Let Him Have It


Crime / Drama / History

Rotten Tomatoes Critics - Certified Fresh 84%
Rotten Tomatoes Audience - Upright 85%
IMDb Rating 7.2 10 3476

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Uploaded By: FREEMAN
January 03, 2022 at 02:11 AM



Ronald Fraser as Niven's Judge
Walter Sparrow as Nightwatchman
Tom Bell as Fairfax
Edward Hardwicke as Approved School Principal
1.03 GB
English 2.0
23.976 fps
1 hr 55 min
P/S counting...

Movie Reviews

Reviewed by rmax304823 7 / 10

Thoughtful Docudrama.

Christopher Eccleston is Derek Bentley, a marginally retarded, epileptic, working-class British kid growing up in the 1940s. He's been in trouble with the authorities for much of his life. By the age of nineteen, he's more or less a member of a teen-age gang, though his father, Tom Courtenay in a solid role, and the rest of his family try to protect him from the adolescent impulses of the gang's world.

They're not benign impulses either. Britain was a nation of shopkeepers, as someone said, and there are lots of shops around to be burglarized and robbed. The gang members imitate in their dress and style the villains of the films noir they're seeing on the screen. (One imagines Tommy Udo as prima inter pares.) They dress in suits and ties, black overcoats, and black fedoras. They may carry knives and brass knuckles, and sometimes one or two of them may carry a pistol, giving them an advantage of sorts over the unarmed police.

Eccleston and his Jungian shadow, a young kid played by Paul Reynolds, are interrupted during a burglary. The police officer who intrudes manages to clap his hands on the pliant Eccleston and put him under arrest before Reynold whips out his pistol and wounds the officer in the shoulder. A horde of cops descend upon the rooftop scene because, London not being Newark, all those noisy gunshots are disturbing the public. Reynold manages, perhaps half accidentally, to shoot a constable through the forehead. Then he jumps off the roof and is captured.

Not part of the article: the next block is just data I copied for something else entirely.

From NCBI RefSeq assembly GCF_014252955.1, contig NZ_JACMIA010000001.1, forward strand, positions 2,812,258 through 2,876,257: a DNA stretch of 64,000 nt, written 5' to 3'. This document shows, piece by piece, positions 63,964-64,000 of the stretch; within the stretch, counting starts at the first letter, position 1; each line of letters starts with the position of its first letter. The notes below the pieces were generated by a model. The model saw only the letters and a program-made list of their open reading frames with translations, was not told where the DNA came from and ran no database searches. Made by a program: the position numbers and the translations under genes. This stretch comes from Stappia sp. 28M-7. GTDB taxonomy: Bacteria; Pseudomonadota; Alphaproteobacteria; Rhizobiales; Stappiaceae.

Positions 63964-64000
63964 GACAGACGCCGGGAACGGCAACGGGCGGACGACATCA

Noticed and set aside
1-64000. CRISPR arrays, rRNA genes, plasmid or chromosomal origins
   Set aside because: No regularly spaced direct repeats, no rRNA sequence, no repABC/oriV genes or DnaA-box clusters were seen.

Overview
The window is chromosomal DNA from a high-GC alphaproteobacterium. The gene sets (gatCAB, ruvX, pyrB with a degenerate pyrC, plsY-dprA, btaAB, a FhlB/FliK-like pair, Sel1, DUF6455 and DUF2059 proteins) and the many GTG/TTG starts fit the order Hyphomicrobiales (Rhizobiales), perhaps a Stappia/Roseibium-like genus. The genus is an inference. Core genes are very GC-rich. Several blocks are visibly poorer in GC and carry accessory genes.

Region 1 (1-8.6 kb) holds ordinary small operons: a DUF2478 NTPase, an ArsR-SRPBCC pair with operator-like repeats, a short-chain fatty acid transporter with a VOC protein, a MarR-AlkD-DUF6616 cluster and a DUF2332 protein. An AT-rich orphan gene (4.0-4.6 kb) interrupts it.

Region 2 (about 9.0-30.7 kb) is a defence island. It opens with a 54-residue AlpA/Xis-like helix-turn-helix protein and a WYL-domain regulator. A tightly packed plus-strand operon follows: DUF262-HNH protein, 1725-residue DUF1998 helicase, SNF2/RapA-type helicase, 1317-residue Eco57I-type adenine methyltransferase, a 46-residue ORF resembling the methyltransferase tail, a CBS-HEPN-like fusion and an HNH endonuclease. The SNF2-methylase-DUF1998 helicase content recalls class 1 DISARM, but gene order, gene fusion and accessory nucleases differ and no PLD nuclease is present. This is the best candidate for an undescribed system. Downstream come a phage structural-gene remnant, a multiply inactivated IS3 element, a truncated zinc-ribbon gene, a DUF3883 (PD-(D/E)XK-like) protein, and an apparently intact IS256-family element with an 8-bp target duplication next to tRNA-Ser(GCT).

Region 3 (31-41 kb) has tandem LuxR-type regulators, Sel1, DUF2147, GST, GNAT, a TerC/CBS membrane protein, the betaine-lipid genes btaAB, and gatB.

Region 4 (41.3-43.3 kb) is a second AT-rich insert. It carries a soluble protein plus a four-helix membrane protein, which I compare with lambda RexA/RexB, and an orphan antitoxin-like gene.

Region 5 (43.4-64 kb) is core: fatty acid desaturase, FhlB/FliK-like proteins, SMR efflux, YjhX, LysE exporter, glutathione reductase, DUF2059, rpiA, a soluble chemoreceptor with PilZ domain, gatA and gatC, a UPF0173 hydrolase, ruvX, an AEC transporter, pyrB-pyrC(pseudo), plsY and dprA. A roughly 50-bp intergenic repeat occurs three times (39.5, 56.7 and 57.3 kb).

That shoot out is interesting. Paul Reynolds does a fine job of projecting the exhilaration a feral kid can feel when his reptilian brain is unleashed, shooting wildly in the air, pinging bullets off his surroundings. The adrenalin rush doesn't last long but while it does, you're the monarch of all you survey. You -- how do the firing range cadre put it? -- you "command your environment." Through all this brouhaha Eccleston has been behaving like the dumb but essentially harmless kid he is. When the first officer on the scene tells Reynold to give up the gun, Eccleston shouts, "Let him have it," meaning give him the gun. When the officer is shot and helpless, Eccleston doesn't try to escape.

At the trial, that shout -- "Let him have it!" -- is interpreted by the jury as meaning, "Shoot him!" Reynolds, only sixteen years old, is given an indeterminate sentence. Eccleston, nineteen, is sentenced to hang despite the jury's verdict of "guilty but with a recommendation of mercy." It's a true story. The trial generated not just publicity but outrage at the sentence imposed on Eccleston. He was hanged apace, but the obvious miscarriage challenged the mortmain of the death penalty and led to Britain's joining the rest of the Western societies in banning capital punishment.